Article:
10 Questions to Ask Prior to Accepting Radiation (Video)

(N.Morgan) Radiation treatment is often utilized in the treatment of cancer.

Radiation uses high-powered X-rays with the intention to kill cancer cells.

But radiation is inherently damaging to DNA. Radiation therapy actually works by damaging the genes (DNA) in cells.

Genes control how cells grow and divide.

When radiation damages the genes of cancer cells, they can’t grow and divide any more. Over a period of time, the cells die.

This means radiation can be used to kill cancer cells and shrink tumors… or so the theory goes.

Radiologists are aware that DNA damage is one of the detrimental effects of ionizing radiation.

When something like that is added into your DNA (or most anything), it is definitely going to do some damage.

Damage Caused by Radiation Therapy 

Radiation therapy for cancer causes nerve damage (resulting in numbness and pain).

Radiation to the head and neck area can damage the glands, causing throat and mouth sores.

Radiation to the stomach or pelvis can damage the intestines.

Radiation also limits reconstructive options for breast cancer and can cause significant damage to the heart, lungs or any of the other organs nearby.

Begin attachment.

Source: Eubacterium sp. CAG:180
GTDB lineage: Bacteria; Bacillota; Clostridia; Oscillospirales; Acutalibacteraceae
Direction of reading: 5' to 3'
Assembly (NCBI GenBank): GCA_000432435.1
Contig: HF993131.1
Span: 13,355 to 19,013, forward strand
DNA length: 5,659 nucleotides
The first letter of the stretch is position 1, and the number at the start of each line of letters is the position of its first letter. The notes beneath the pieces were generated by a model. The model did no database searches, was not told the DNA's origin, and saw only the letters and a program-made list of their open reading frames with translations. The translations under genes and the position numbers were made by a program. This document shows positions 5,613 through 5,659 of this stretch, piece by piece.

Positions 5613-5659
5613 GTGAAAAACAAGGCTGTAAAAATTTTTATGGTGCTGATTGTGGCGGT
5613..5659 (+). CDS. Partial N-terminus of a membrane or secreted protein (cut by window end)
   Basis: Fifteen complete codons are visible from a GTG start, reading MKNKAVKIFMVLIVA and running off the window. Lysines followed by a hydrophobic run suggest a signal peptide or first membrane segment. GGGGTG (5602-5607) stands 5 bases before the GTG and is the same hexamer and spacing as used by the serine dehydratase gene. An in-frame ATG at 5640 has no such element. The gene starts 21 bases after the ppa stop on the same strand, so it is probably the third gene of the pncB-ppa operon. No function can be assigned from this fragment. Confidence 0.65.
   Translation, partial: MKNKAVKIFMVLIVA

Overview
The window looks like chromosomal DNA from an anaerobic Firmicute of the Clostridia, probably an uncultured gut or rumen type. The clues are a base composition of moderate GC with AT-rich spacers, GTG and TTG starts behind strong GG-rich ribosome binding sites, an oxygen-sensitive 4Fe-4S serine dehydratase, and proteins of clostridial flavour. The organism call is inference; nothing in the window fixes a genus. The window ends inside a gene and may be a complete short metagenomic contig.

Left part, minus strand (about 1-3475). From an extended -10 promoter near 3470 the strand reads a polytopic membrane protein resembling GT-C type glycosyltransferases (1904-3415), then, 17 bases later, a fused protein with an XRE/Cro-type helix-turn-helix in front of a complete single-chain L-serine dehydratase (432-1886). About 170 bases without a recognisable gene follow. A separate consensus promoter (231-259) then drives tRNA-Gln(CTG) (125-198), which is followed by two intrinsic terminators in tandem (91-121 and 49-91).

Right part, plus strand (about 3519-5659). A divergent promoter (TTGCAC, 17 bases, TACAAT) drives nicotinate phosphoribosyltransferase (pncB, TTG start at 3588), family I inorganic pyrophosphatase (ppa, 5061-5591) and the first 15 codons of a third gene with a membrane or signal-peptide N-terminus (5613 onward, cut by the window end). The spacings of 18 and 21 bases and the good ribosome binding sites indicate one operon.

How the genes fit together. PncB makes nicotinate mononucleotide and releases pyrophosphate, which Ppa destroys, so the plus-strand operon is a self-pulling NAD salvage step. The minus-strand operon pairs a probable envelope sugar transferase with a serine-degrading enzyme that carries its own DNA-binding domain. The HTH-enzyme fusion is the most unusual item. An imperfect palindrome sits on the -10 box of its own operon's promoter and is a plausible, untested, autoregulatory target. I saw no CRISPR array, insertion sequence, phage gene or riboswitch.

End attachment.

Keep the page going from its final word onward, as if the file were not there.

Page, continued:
It also causes second cancers.

However radiologists believe that these side effects are insignificant as compared to the benefits of radiation as an effective cancer treatment.

They are incorrect, the theory itself is flawed.

Radiation Creates More Cancer

In the past researchers held the belief that radiation could actually kill cancer cells, however, researchers are now discovering that radiation treatment is actually responsible for creating more cancer.

UCLA Jonsson Comprehensive Cancer Center’s recent study found that radiation actually encourages breast cancer cells to produce more tumors.

Also it was uncovered that malignancy in radiation treated breast cells was likely to be 30 times more probable.

Radiation actually promotes malignancy in cancer cells instead of killing them, and it allows cancers to grow back with even greater severity.

The researchers noted that radiation treatment mutates cancer cells into treatment-resistant breast cancer stem cells (CSCs), even as it kills some of the cancerous cells within a tumor.

While radiation appears to target cancer cells and can regress tumors, this is only temporary, then the tumors regrow with a vengeance.

Further research has indicated that cancer stem cells are involved with treatment failure.

In fact, awareness of CSCs goes way back to around 1910, though the term wasn’t used then.

As with chemotherapy, numerous researchers have found that radiation does not kill all of the cancerous cells within the tumor.

The cancer stem cells are still there.

Also, radiation actually turns normal cells into cancer stem cells.

Thus creating cells that are resistant to treatment and which can go on to produce more tumors.

When is Radiation Treatment Beneficial?

Radiation therapy can be helpful in palliative care.

For example, it is often used as a method to control pain or manage other quality of life symptoms.